Low-carbon ammonia production is approximately 10-115% more expensive than the cost of fossil fuel ammonia.

To be price competitive, ammonia made through renewable energy electroylsis, needs low electricity prices, low electrolyzer costs, and high natural gas prices.

“Electricity prices of about USD 40/MWh or lower are required for electrolysis to be cost competitive with natural gas-based ammonia production with or without CCS. Application of CCS to natural gas-based production becomes competitive at CO2 prices of USD 30/t CO2”

— IEA, Ammonia Technology, Towards more sustainable nitrogen fertiliser production

There are few direct government tax credits or incentives to support a green ammonia infrastructure build out. However, indirectly, governments are leveraging other tools, for example:

There are now at least 8MT of announced ammonia project production in the pipeline for 2030.

But rising capital costs due to interest rate hikes have meant, for example, the 1.2MT a year low-carbon ammonia project at Nutrien’s existing facility in Geismar, Louisiana (to be the largest clean ammonia plant in the world) has now been suspended.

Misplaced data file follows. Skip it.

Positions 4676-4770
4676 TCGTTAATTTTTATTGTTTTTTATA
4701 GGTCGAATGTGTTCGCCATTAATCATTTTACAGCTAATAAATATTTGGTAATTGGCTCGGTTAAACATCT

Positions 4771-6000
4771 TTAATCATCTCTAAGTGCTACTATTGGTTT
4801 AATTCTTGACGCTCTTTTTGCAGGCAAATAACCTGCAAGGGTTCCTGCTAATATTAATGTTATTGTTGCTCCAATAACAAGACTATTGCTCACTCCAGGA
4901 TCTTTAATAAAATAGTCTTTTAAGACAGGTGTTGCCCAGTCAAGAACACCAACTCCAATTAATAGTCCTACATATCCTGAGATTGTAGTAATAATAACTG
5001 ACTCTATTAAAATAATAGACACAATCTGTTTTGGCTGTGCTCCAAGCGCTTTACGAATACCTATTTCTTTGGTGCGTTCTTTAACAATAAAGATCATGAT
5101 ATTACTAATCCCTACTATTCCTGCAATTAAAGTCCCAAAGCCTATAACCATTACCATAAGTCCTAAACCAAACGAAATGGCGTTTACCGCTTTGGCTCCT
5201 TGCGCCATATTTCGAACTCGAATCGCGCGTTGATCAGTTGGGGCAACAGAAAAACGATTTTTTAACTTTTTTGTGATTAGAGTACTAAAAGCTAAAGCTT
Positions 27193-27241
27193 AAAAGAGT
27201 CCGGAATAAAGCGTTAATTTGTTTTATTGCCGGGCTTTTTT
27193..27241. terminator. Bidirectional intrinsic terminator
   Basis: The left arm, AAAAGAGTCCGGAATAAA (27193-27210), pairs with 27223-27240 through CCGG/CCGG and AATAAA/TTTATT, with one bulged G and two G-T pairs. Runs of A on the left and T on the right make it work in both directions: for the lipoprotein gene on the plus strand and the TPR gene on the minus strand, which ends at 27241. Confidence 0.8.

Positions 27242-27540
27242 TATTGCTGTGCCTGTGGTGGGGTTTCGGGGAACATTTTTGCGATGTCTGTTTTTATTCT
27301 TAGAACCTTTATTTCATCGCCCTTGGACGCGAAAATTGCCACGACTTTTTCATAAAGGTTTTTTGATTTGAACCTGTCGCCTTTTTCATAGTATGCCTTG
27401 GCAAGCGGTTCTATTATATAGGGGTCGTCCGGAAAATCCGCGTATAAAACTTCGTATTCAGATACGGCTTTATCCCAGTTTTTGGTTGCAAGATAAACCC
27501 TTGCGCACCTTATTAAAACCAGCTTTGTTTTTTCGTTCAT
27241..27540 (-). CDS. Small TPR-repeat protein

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Decarbonizing shipping is a vast subject (for another upcoming analysis), so we will focus on the main challenges and opportunities for ammonia today.

A recent report found green ammonia could meet the fuel demands of 60% of global shipping by 2050, costing an estimated US$2 trillion by 2050 to finance the supply infrastructure.

If only 20% of the world’s shipping used ammonia as a fuel, the potential demand for ammonia would be approximately 150MT, roughly 75% of the current size of global fertilizer market.

Challenges include:

  • ammonia as a fuel has competition from methanol, biofuels, hydrogen, nuclear and a variety of other technologies being tested
  • the technology for ammonia-powered engines are being developed but are currently not commercially available
  • the container shipping industry had it’s most profitable two years in shipping history in 2021-22. This meant that more ships have been ordered than ever before. And container ships have an estimated lifespan of 20-30 years. This means that new orders for ships with new technology could take at least a decade.
    A new study suggests it the barriers to retrofitting old ships with new ammonia-powered engines are not “showstoppers”. However, with a conversion cost of more than 50% of the vessel’s fair market value, many companies will be reluctant the to invest until there is clarity over the regulations